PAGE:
I gave the example of a drug addict as a case in which we might agree. A drug addict knows that what they are doing is bad for them, and may even want to stop -- but their rational understanding and their ability to be ruled by their reason don't line up. It would be better for them to be ruled, Aristotle says, by someone who will help them achieve what they themselves know is best for them.
Joseph W. noted that Aristotle also lists barbarians as suitable for slavery, but actually he is quoting a poet rather than making that argument: "as if they thought that the barbarian and the slave were by nature." You have to be careful with Aristotle's citations, because a normal way in which he argues is to put forward the common opinions of the time before spelling out his own view. It's important to be clear about when he is giving his own view, and when he is citing or raising a common or alternative view.
Sometimes he isn't clear about why he raised a point, although here the 'as if they thought' suggests he doesn't agree. Many people think that what we have of Aristotle isn't formal writings, but something like lecture notes from his students. I'm not sure I agree -- I think his style is unique, and takes some adjustment from us. We expect contemporary writers to cater to us, but one of the rewarding things about reading an early writer is learning to shape our minds in a new way.
After today's readings we'll be moving on to Book II, where he talks about a sort-of communism that some Greek thinkers, including Plato, sometimes advocated.
I want to suggest that the big lesson from Book I is contained in the opening sentences.
Every state is a community of some kind, and every community is established with a view to some good; for mankind always act in order to obtain that which they think good. But, if all communities aim at some good, the state or political community, which is the highest of all, and which embraces all the rest, aims at good in a greater degree than any other, and at the highest good.It's easy for contemporary Americans to get bogged down in the writing on sex and slavery, because these are so objectionable to us; or, possibly, with the question about the proper place of earning money in one's life.
We are thinking about the question of how to persuade people to allow us to govern, or possibly about what kind of a state we'd set up if we were to start fresh. Either question really revolves around this opening point. What is the purpose of a state? We don't establish one for no reason, as a sort of thoughtless reflex, but for some good we want to achieve.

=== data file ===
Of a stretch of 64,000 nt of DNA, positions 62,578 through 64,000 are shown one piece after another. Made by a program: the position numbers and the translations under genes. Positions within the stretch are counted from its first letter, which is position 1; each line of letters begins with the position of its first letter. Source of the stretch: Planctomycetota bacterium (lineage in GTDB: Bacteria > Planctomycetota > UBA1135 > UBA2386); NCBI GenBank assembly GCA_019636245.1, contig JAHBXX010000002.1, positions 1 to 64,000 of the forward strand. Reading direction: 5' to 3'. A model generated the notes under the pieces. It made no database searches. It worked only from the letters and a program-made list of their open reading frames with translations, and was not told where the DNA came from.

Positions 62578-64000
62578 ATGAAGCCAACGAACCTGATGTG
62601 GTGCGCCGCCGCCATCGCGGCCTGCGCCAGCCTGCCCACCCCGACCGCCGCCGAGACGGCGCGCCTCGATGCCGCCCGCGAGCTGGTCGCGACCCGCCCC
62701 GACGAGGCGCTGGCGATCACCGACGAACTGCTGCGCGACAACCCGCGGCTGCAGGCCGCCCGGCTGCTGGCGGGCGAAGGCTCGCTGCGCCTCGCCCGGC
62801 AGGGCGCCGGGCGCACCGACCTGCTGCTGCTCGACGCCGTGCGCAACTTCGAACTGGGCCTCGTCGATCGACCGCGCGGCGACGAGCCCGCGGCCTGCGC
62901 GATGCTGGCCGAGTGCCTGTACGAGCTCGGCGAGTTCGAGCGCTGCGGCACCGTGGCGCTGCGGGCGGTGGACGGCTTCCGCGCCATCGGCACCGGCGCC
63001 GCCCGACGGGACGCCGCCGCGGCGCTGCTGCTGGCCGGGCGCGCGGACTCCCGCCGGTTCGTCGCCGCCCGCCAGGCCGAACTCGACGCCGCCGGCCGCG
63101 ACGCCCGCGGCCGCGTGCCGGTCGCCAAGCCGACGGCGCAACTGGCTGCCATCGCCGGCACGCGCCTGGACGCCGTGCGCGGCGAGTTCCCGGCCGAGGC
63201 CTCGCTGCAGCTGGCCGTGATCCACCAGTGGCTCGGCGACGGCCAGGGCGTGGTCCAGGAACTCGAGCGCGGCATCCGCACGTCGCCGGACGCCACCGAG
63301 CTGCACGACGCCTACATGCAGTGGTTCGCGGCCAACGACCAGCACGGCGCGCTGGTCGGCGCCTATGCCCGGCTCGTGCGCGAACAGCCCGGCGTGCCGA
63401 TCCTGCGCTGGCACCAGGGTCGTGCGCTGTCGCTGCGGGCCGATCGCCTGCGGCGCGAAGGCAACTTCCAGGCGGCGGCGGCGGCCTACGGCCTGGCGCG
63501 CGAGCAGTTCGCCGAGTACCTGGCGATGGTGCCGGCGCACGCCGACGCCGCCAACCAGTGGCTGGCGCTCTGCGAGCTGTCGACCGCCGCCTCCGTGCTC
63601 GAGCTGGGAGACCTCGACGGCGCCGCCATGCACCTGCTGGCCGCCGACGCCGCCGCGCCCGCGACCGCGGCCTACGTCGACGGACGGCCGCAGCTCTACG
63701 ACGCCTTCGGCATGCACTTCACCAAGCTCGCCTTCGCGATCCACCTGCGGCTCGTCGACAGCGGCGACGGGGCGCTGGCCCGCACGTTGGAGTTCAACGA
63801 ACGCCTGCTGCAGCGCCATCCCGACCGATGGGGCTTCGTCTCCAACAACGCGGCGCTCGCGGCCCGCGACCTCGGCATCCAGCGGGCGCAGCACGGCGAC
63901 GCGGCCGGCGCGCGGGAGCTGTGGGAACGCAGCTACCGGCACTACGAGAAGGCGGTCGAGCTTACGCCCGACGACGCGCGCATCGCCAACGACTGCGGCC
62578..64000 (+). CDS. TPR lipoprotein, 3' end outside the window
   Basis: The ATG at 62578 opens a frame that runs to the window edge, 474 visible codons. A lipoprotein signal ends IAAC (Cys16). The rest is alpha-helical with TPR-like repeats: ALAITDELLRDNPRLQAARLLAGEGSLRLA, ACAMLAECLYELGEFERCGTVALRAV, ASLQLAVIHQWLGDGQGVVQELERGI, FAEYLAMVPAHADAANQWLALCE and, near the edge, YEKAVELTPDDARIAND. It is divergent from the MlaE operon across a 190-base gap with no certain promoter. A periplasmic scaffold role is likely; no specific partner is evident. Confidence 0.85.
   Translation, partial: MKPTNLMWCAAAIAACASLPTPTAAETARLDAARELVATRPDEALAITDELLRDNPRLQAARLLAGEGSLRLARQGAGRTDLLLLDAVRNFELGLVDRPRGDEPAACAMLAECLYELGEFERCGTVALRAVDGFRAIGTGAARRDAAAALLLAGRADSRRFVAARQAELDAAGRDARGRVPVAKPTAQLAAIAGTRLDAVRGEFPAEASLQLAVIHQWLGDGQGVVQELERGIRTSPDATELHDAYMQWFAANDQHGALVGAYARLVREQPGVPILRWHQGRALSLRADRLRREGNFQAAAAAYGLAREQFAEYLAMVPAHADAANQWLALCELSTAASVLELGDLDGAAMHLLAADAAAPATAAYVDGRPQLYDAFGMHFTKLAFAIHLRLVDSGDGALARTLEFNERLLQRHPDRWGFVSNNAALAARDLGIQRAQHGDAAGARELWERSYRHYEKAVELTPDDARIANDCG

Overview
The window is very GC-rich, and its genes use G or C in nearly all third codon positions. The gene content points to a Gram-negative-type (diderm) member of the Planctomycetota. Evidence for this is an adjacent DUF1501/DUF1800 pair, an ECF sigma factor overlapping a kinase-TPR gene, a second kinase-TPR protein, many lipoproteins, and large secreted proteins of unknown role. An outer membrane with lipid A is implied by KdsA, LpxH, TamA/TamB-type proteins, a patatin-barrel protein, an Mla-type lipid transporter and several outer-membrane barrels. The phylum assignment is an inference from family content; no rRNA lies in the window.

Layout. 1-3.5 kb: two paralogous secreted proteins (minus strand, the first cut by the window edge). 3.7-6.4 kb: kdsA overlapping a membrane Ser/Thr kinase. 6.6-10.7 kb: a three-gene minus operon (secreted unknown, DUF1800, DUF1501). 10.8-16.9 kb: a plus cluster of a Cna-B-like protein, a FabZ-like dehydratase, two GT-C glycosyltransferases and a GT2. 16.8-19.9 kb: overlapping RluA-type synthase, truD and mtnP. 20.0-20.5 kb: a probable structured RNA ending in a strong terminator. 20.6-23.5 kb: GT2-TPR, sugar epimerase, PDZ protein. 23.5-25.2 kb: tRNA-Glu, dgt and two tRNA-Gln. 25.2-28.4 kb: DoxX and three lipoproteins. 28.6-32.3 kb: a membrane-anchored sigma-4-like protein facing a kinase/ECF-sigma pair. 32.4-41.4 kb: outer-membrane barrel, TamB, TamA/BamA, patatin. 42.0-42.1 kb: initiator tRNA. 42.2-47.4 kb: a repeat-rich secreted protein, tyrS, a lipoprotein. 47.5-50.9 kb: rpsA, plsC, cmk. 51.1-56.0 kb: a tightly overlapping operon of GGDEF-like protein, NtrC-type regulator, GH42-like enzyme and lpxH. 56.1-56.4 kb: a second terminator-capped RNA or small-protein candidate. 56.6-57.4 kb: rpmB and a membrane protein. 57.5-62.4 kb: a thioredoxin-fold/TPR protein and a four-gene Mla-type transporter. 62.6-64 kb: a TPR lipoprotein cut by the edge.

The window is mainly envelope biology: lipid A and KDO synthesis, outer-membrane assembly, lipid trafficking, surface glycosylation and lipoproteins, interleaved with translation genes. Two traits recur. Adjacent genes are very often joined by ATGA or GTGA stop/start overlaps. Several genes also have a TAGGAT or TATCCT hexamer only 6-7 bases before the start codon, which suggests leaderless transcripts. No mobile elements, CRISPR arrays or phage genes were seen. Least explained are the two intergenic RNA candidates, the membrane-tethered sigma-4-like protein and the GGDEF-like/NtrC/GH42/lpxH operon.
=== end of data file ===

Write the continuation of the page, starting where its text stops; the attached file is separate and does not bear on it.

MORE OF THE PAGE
"The highest good" for Aristotle is human happiness. He defines happiness as pursuing excellence (arete, which is both "excellence" and "virtue") with all your vital powers. The purpose of the state is to create the conditions in which such pursuit is possible.
The whole purpose of the state, Aristotle is suggesting, is supporting us in our pursuit of excellence. Supporting us how? Not by giving us anything -- Aristotle clearly thinks that the household is the chief economic unit. Rather, it exists to provide physical security and -- as we will see -- with good institutions that support the kind of culture needed for a free people.
What kind of culture is that? That's the real force of Aristotle's opening remarks on what is worthy of a free man and what is servile or irksome or injurious. Here we find significant common ground between Americans we might wish to persuade and Aristotle: he is suggesting enough focus on work to be able to be independent, but not letting it take over your life. He is giving advice on careers that is similar to the advice we give: don't end up digging ditches, or doing some other physically ruinous labor.
I pointed out in the comments below an alignment between Aristotle's remarks on being trapped in the household, and the mid-century feminist critique of the life of a housewife. It's a point on which I think they agree, and rightly: keeping a well-run house is a kind of necessary condition for happiness, but it's not enough for the good life. Some sort of public engagement is necessary too, whether it is with church or charity, public service, singing in a choir, or otherwise using your vital powers within the community.